Dan Drezner’s prediction of things to come in Iran:
With the largest protests of the past week scheduled for tomorrow, I think this ends in one of two ways: the removal of Ahmadinejad and Khamenei from power, or bloodshed on a scale that we cannot comprehend.
Actually, come to think of it, those two outcomes are not mutually exclusive.
“The Red Pill” at Cadillac Tight gives some useful background information on how Iran’s political system is designed to work, which I expect will be of value to those trying to figure out exactly what is going on in Iran at the moment. For the uninitiated, it proves—if nothing else—that our system of checks and balances is not nearly as complicated a system as could be devised and made to work in practice; there’s also an interesting parallel to be drawn between the role of Iran’s Guardian Council and Madison’s proposed Council of Revision from the Virginia Plan, although the Guardian Council’s power to screen candidates for public office goes well beyond Madison’s plan.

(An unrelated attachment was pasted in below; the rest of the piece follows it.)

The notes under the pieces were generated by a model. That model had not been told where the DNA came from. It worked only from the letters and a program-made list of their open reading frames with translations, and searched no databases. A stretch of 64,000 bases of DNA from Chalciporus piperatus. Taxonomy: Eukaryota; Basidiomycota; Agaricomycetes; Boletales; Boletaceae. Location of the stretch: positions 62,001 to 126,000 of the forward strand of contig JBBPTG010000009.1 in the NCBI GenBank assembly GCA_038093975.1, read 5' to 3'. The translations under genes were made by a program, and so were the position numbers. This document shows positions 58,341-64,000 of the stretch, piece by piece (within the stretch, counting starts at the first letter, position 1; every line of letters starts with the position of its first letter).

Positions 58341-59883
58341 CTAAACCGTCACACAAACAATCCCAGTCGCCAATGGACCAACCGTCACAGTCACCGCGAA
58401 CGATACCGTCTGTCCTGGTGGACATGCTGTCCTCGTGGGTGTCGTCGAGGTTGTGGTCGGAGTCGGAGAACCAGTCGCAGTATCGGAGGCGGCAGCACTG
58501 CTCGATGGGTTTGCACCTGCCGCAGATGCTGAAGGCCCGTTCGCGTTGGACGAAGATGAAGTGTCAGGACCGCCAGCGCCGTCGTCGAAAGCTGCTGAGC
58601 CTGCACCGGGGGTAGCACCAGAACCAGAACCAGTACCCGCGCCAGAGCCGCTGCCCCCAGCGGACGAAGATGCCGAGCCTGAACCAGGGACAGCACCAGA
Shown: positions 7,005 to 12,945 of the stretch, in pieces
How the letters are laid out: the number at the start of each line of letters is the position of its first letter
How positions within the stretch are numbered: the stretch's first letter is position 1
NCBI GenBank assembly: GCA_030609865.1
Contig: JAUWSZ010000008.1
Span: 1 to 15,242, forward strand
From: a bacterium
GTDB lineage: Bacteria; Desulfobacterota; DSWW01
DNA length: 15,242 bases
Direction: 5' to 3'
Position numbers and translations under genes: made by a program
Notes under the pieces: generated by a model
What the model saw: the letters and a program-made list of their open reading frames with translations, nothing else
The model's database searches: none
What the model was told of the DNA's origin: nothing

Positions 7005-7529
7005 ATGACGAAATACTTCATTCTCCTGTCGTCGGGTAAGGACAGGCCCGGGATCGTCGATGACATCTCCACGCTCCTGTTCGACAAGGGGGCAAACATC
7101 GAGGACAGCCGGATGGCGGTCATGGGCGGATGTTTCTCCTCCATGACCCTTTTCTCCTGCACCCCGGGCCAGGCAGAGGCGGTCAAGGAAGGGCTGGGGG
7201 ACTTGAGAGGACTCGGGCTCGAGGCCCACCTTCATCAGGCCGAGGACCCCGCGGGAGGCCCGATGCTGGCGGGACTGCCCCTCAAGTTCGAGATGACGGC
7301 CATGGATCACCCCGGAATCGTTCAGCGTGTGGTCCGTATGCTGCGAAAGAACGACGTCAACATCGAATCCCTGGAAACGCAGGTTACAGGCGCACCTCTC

The vetting function of the Guardian Council also raises some interesting questions about what sorts of qualifications for office are appropriate in a democracy. While the objective qualifications for public office in the United States are basically viewpoint-neutral (excluding the exemptions from onerous requirements to get on the ballot enjoyed by the two major parties in many states), other liberal democracies disqualify candidates or parties based on their political views—for example, national socialism is banned in Germany, while communists are banned in a few Eastern European countries—regardless of how palatable they may be to voters. Obviously these requirements exclude narrower ranges of opinion than does the Iranian system, but the question of where to draw the line does seem at least to be of academic interest.